Oregano (Origanum vulgare) and marjoram (Origanum majorana) are closely related. Similar in appearance, their stories are deeply intertwined and it is sometimes difficult to tell the difference between the two. To complicate matters further, plants from entirely different families are called oregano and have similar flavor profiles.

It can be confusing for botanists, commercial growers, gardeners and cooks. One garden writer laments that the task of sorting them out is a “deeply tangled taxonomic thicket.” Oregano and marjoram are culinary twins with one notable difference – one is robust and fiery; the other is sweet and gentle.

A word about marjoram: introduced in 16e century in England, sweet marjoram became associated with the English cottage garden. It was widely grown as a potherb in colonial America. Thomas Jefferson requested it for his garden in 1794. Oregano is not listed in the 1943 printing of The pleasure of cooking, but marjoram is. The sweet herb was commonly included in American cookbooks until after World War II, when servicemen returned from the Mediterranean with an appetite for oregano and pizza. Oregano became everyone’s favorite herb, supplanting marjoram and sage – another colonial favorite.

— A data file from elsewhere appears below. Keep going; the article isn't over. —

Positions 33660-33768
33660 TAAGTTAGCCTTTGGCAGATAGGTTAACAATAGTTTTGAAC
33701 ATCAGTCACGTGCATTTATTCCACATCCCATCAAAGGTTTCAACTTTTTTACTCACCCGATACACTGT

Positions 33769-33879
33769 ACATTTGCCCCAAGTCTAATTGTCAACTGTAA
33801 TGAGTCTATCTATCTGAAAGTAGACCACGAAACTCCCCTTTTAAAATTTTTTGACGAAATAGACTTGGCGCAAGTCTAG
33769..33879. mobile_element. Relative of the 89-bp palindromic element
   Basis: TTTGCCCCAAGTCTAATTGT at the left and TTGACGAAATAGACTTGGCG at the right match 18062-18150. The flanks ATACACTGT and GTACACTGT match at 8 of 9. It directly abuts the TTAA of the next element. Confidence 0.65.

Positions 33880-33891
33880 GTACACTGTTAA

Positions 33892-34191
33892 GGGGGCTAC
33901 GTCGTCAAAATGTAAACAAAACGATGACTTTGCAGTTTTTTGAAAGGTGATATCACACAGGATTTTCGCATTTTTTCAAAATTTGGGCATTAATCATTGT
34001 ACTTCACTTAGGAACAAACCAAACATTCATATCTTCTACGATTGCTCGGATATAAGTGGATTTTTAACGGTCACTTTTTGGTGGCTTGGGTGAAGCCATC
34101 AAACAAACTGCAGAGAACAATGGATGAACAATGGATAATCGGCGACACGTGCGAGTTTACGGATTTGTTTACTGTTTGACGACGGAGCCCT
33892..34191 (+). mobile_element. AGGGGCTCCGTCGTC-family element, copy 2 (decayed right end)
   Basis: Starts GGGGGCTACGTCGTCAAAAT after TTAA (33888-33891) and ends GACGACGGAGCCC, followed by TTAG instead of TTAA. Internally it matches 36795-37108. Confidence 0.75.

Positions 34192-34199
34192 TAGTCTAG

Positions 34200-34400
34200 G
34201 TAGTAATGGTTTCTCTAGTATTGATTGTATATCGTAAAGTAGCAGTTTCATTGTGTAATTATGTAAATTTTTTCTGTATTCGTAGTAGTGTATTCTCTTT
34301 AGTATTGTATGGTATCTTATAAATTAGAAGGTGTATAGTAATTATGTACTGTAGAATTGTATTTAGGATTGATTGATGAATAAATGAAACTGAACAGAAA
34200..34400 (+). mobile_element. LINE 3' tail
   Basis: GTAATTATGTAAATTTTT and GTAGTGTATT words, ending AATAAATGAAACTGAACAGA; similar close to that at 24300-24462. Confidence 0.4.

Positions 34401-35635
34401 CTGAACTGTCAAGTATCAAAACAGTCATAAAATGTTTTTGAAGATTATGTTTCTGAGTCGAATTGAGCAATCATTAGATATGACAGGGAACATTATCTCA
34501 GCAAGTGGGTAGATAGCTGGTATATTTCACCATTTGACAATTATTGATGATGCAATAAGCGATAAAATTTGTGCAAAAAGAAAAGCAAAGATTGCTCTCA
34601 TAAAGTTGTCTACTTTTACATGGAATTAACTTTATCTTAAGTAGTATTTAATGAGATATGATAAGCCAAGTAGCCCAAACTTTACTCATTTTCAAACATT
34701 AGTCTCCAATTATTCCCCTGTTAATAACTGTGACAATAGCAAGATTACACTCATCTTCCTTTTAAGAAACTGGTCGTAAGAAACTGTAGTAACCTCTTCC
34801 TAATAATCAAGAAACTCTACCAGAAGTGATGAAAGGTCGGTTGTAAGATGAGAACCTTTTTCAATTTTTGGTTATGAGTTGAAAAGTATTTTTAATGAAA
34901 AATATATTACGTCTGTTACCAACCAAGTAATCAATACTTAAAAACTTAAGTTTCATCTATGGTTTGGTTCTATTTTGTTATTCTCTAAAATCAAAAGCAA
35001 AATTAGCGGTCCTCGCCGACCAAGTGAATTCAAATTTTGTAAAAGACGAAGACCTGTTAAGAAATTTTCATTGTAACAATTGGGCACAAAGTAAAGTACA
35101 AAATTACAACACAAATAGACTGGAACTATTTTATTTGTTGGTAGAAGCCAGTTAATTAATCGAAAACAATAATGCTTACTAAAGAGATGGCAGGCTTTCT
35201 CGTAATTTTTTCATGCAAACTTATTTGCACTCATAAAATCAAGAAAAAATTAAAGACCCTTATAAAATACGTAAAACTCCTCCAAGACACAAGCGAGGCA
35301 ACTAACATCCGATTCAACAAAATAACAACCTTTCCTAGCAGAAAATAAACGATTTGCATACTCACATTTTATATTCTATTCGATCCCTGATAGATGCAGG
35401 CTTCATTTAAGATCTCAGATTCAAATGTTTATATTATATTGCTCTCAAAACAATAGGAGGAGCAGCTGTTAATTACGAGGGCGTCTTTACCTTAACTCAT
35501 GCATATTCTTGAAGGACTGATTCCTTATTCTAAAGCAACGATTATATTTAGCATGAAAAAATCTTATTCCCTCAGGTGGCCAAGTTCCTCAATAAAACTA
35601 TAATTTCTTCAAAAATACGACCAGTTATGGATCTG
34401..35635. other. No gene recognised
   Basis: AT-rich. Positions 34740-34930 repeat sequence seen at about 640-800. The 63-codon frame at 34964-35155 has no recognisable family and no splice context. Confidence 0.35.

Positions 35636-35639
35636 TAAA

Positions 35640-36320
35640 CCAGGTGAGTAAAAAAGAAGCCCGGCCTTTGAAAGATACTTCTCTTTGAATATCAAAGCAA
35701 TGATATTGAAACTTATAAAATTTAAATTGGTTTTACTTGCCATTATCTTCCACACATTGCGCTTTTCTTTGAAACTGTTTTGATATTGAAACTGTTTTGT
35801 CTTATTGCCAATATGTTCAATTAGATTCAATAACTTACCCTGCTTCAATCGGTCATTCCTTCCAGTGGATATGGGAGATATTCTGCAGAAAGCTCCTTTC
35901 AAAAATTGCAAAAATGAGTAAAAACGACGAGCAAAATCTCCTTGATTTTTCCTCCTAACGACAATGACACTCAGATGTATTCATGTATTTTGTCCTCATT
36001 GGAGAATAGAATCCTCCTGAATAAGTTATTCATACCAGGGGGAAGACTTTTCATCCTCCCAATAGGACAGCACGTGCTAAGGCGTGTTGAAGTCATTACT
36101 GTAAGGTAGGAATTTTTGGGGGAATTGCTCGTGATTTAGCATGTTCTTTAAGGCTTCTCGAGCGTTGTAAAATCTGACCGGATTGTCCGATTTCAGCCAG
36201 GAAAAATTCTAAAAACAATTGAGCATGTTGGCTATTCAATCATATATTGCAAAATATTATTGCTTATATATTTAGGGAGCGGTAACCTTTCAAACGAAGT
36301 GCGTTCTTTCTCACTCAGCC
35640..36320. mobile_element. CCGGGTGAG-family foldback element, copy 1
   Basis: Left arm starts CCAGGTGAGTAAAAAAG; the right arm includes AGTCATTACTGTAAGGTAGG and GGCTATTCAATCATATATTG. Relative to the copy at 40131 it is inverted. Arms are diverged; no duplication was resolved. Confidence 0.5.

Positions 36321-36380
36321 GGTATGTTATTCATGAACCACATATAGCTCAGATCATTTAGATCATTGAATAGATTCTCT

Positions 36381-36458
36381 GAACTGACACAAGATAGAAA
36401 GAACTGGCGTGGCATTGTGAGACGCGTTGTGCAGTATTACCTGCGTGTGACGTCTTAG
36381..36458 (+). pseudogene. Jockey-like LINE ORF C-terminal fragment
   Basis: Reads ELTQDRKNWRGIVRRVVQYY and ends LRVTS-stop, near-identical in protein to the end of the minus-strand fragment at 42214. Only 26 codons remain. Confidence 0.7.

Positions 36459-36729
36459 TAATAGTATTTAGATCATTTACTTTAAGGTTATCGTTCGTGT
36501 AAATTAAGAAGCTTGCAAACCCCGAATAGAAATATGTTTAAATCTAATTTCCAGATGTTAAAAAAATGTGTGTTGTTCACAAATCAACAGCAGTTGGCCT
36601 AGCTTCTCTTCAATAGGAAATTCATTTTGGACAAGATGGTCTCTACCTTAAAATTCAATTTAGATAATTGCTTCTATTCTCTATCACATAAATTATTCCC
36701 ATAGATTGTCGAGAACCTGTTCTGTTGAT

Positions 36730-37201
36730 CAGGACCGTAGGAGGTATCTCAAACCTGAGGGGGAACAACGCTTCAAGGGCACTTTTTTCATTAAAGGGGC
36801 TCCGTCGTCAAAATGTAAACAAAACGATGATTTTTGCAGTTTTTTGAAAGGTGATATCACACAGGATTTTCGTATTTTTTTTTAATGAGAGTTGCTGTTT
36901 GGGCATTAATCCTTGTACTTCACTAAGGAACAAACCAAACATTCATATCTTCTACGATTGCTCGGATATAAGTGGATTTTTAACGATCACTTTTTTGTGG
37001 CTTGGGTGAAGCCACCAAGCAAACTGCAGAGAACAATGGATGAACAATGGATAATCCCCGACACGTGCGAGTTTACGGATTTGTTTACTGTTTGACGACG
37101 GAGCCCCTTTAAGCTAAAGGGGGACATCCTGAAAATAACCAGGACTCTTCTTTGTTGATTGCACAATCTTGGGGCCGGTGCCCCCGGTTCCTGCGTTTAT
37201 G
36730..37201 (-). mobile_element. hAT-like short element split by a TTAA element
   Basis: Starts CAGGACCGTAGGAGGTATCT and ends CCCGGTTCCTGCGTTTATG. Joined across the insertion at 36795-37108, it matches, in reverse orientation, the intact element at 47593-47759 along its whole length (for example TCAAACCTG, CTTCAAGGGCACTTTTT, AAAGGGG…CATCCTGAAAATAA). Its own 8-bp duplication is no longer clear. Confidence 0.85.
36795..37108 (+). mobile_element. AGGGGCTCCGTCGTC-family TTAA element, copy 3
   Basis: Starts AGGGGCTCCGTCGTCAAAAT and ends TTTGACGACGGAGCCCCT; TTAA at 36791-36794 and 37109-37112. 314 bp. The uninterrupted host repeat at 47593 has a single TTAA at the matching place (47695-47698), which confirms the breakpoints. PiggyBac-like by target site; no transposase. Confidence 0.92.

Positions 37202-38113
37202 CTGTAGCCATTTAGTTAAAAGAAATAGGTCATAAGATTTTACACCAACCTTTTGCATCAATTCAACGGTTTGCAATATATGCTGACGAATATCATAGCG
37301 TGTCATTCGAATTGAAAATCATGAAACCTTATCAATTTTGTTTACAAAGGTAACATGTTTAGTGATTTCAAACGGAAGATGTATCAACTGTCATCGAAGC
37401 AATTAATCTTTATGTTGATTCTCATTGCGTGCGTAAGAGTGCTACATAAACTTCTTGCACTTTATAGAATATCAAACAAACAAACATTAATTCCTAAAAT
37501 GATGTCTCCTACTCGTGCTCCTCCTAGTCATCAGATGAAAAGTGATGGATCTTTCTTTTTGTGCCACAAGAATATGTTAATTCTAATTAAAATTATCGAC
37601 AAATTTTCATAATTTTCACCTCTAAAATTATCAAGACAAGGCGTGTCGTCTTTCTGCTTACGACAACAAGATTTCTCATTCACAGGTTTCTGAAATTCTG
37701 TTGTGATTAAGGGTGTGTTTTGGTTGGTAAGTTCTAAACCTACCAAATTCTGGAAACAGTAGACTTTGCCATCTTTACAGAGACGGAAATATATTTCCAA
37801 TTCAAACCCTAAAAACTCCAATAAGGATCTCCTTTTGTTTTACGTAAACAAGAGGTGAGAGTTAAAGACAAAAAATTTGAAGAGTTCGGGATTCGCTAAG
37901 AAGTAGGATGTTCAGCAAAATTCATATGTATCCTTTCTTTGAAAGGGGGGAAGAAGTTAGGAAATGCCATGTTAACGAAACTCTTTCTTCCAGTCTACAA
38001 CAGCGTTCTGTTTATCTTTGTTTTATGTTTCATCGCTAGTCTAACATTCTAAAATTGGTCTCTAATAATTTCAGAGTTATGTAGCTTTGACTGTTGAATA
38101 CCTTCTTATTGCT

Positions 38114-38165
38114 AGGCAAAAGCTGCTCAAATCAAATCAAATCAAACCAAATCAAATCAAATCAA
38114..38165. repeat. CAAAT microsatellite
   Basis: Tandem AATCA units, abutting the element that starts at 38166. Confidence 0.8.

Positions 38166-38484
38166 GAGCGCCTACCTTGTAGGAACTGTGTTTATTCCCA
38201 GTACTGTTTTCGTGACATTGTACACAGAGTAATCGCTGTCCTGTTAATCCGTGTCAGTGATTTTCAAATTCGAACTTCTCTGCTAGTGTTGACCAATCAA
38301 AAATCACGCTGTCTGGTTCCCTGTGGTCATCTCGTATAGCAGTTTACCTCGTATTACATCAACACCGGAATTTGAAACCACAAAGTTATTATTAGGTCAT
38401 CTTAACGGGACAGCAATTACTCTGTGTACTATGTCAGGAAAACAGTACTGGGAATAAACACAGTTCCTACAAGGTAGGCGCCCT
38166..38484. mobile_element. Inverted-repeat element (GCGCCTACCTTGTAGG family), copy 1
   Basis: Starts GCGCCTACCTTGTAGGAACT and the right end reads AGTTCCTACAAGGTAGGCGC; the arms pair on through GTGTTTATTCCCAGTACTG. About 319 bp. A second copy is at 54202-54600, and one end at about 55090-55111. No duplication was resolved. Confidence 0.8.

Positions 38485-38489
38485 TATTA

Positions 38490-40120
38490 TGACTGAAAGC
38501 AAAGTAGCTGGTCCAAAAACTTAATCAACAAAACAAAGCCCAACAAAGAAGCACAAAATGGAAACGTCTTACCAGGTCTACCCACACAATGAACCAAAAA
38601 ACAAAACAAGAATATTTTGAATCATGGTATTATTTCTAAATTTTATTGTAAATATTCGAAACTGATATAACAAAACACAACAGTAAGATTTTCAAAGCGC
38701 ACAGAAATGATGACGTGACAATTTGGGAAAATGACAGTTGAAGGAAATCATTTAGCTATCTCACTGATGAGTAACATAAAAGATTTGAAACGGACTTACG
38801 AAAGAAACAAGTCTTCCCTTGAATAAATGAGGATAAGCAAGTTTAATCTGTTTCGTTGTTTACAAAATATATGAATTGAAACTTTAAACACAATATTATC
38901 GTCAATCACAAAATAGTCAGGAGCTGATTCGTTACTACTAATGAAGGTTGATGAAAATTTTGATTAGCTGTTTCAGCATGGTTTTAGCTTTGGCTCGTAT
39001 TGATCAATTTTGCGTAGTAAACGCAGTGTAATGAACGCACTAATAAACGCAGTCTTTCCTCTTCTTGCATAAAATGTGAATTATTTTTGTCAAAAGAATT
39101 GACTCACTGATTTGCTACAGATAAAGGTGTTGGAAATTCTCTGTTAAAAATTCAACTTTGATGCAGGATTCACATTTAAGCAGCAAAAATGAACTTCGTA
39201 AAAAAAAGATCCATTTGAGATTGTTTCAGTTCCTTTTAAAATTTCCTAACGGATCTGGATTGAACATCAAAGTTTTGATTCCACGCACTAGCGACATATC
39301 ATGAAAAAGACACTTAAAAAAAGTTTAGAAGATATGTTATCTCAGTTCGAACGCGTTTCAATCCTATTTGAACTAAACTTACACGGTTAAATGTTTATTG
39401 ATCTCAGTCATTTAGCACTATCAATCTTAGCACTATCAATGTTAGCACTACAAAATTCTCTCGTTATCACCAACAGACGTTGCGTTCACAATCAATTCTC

O. vulgaris is the wild Mediterranean grass; its species epithet vulgar means “common”. It’s called oregano in the US, but wild marjoram in Britain. The flavor is not as nuanced as Greek oregano. The creeping rootstock is invasive. Eye-catching pink flowers attract pollinators and dry well for long-lasting flower arrangements. Commercial dried herb can be mixed with Turkish or Mexican oregano or marjoram. Herbal expert Dr. Arthur O. Tucker advises, “Think of oregano as a flavor rather than a genus or species.”

Greek oregano

O.Vulgare subsp. hirtum (synonymous O.heracleoticum) is the real Greek oregano – the one that gives a special flavor to pizza and spaghetti sauces. It is essential in Greek and Italian cuisines. The large amount of essential oil contains carvacrol, a creosote-scented phenol that is one of the main aromatic components of oregano. The intense flavor of fresh grass demands restraint in the kitchen; too much can overpower a dish. Not as invasive as mint, it produces white flowers; its oil is a natural insect repellent.